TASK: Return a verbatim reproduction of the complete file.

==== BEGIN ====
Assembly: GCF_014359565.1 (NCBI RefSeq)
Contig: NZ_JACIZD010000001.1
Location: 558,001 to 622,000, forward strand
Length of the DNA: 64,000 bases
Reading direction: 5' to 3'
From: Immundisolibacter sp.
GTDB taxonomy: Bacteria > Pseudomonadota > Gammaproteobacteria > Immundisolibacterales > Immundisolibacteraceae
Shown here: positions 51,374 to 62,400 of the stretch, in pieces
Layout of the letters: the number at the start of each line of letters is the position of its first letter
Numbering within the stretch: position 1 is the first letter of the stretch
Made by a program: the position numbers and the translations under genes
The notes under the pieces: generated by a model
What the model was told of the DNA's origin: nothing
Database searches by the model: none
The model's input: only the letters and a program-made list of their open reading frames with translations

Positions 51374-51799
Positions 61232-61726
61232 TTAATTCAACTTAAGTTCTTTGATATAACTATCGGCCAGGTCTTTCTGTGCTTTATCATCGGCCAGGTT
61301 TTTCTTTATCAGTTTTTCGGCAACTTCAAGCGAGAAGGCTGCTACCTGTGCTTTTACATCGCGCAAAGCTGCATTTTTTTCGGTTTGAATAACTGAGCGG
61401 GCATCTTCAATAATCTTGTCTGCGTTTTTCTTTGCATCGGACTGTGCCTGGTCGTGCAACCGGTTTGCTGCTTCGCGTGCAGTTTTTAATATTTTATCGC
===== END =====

Assembly: GCF_014359565.1 (NCBI RefSeq)
Contig: NZ_JACIZD010000001.1
Location: 558,001 to 622,000, forward strand
Length of the DNA: 64,000 bases
Reading direction: 5' to 3'
From: Immundisolibacter sp.
GTDB taxonomy: Bacteria > Pseudomonadota > Gammaproteobacteria > Immundisolibacterales > Immundisolibacteraceae
Shown here: positions 51,374 to 62,400 of the stretch, in pieces
Layout of the letters: the number at the start of each line of letters is the position of its first letter
Numbering within the stretch: position 1 is the first letter of the stretch
Made by a program: the position numbers and the translations under genes
The notes under the pieces: generated by a model
What the model was told of the DNA's origin: nothing
Database searches by the model: none
The model's input: only the letters and a program-made list of their open reading frames with translations

Positions 51374-51799
Positions 61232-61726
61232 TTAATTCAACTTAAGTTCTTTGATATAACTATCGGCCAGGTCTTTCTGTGCTTTATCATCGGCCAGGTT
61301 TTTCTTTATCAGTTTTTCGGCAACTTCAAGCGAGAAGGCTGCTACCTGTGCTTTTACATCGCGCAAAGCTGCATTTTTTTCGGTTTGAATAACTGAGCGG
61401 GCATCTTCAATAATCTTGTCTGCGTTTTTCTTTGCATCGGACTGTGCCTGGTCGTGCAACCGGTTTGCTGCTTCGCGTGCAGTTTTTAATATTTTATCGC